PERRING, John (1765-1831), of Membland, Devon and New Broad Street, London.
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Family and Education
bap. 26 Apr. 1765, 1st s. of Philip Perring of Modbury, Devon by his cos. Susanna, da. of Richard Legassick. m. 28 Sept. 1790, Elizabeth, da. of John Cowell of Stratford, Essex, 2s. 3da. suc. fa. 1797. cr. Bt. 3 Oct. 1808.
Alderman, London 1798-d., sheriff 1800-1, ld. mayor 1803-4.
Police magistrate, Southwark 1830-d.
Capt. Broad Street vols. 1798, maj. commdt. 1798; lt.-col. Roborough militia 1824.
Perring, ‘the son of a poor man’, was said in 1800 to be ‘the richest man in the whole court of aldermen’ and to ‘aspire to the honour of a seat in Parliament for the City’. The substance of his wealth appears to have derived from his uncle Peter of Membland, who
went out to India a servant to Sir Thomas Rumbold, and at length became secretary to the government at Madras, where he realized a fortune of £40,000. On his return to England, he married the beautiful daughter of a neighbouring clergyman [Lucinda, da. of Rev. Henry Manning, rector of Stoke-in-Teignhead, Devon], on whom he settled ten thousand pounds; and, in consequence of her extreme good behaviour, intended settling his whole fortune upon her; he died, however, before he could sign his will [8 Dec. 1796].
Administration was granted to Perring’s father and his uncle John in February 1797 and six months later Perring succeeded his father.1 By 1790 he was in partnership with his uncle Thomas, a warehouseman, of 32 Throgmorton Street, London, who died intestate 30 Nov. 1791, when administration was granted to his only child, Elizabeth Bulteel.2 With a younger brother Philip, Perring continued the business, which they removed around 1797 to 118 Bishopsgate Within, where it remained until about the time of Perring’s death. At the time of his election for Hythe in 1810 Perring was described as a banker3 and he first appears as such in the directories of 1811, in partnership with the Hon. Simon Fraser, Godfrey, Shaw, Barber & Co., of 72 Cornhill. By 1814 Fraser and Godfrey had dropped out and Perring was head of the house. He was also connected with the Eagle Insurance Company from about the time of its foundation in 1807 and was for many years its deputy chairman.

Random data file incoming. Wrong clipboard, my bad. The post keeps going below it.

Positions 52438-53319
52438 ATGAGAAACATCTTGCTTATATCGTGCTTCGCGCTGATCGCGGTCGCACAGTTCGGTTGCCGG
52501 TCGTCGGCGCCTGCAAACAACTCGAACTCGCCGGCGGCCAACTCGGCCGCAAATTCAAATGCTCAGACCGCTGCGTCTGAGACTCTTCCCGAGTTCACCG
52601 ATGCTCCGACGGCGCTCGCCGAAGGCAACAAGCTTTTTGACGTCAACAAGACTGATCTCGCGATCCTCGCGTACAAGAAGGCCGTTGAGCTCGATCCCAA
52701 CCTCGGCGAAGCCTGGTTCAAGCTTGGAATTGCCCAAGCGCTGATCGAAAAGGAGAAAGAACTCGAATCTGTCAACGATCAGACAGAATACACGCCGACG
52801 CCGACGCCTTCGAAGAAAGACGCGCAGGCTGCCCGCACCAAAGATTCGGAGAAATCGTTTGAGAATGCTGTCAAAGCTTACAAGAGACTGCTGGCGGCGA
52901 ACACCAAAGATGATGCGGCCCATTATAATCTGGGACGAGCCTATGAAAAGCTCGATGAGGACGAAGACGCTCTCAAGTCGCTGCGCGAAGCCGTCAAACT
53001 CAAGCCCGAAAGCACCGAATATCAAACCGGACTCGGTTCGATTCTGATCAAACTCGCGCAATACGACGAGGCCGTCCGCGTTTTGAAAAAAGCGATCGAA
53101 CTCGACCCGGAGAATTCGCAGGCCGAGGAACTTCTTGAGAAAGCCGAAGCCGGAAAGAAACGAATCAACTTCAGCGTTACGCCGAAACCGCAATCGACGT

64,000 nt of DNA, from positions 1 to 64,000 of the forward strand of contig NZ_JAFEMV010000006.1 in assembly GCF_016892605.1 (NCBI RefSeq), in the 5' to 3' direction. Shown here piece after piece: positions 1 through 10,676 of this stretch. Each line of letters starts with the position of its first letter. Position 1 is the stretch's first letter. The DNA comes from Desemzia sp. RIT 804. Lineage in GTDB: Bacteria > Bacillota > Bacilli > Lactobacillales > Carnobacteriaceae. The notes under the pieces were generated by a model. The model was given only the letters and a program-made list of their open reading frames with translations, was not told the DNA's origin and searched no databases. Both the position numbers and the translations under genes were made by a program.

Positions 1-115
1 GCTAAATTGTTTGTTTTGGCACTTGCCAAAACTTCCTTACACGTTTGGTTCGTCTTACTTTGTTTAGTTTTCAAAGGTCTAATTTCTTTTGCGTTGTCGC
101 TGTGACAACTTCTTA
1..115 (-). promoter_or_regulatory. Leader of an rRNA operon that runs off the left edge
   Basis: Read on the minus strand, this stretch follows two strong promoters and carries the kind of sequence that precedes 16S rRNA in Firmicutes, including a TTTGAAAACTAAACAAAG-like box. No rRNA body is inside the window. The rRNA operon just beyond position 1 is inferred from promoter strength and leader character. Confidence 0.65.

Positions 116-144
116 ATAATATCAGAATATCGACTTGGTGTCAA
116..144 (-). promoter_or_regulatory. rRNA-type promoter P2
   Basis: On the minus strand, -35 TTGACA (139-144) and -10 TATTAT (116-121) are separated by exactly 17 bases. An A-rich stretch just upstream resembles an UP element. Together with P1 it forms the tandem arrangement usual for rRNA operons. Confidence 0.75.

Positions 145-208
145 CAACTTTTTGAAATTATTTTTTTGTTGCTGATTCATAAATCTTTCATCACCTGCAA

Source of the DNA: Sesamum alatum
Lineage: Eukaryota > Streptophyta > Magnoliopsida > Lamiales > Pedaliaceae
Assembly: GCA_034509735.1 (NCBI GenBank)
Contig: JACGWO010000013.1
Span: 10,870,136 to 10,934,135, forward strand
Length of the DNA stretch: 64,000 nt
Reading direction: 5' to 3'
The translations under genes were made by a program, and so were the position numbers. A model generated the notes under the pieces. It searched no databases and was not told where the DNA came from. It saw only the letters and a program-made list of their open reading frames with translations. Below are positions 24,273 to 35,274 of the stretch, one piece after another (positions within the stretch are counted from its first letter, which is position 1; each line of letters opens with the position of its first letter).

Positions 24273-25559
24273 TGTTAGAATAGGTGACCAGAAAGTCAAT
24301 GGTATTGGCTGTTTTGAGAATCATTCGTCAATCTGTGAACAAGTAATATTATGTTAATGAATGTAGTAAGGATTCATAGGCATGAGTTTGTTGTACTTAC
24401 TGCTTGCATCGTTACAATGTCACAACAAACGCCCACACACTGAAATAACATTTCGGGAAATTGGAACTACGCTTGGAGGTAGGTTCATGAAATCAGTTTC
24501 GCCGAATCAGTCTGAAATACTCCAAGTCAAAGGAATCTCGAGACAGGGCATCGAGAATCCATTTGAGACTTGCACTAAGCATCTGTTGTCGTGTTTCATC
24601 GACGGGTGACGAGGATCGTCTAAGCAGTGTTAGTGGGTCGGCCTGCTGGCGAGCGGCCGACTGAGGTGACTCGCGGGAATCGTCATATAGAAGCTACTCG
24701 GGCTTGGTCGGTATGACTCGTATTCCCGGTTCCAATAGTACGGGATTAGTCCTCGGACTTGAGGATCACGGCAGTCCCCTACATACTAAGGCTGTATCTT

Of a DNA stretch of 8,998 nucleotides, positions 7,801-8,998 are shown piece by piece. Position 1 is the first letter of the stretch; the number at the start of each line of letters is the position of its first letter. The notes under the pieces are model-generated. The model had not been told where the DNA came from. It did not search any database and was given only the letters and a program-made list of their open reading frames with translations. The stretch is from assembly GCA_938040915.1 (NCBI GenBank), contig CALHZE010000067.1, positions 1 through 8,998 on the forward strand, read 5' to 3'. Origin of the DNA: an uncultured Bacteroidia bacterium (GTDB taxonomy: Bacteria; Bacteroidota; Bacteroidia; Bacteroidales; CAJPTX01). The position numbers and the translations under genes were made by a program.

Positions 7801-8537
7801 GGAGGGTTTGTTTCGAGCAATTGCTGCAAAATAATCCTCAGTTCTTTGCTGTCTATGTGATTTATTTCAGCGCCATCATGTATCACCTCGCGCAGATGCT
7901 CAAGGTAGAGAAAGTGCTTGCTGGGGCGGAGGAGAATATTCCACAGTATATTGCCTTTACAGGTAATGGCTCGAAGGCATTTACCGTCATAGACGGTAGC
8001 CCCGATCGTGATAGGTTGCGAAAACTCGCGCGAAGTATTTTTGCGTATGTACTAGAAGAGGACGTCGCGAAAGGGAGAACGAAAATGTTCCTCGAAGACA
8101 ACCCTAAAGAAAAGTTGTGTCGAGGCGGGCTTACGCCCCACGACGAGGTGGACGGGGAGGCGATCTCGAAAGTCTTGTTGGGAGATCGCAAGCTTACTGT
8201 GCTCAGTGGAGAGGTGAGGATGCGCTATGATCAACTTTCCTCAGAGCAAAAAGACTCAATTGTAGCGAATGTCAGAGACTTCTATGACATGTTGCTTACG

Perring signed the London merchants’ declaration of loyalty, 2 Dec. 1795, and at a meeting of common hall called to consider a petition against the income tax, 29 June 1803, expressed his support for the principle of the tax as part of the war effort. On his election to the lord mayoralty later in the year, Lord Chancellor Eldon recommended him to the King as ‘in private life a person of worth, and, in public, of sound and loyal principles’.4 His election in 1806 for New Romney, a borough controlled by the Dering family, may well have been aided by the ‘Talents’. On 29 Dec. 1806 he replied to Lord Howick’s circular letter, promising his attendance on 5 Jan.,5 but he did not vote for Brand’s motion condemning the ministerial pledge after the ministry’s fall, 9 Apr. 1807.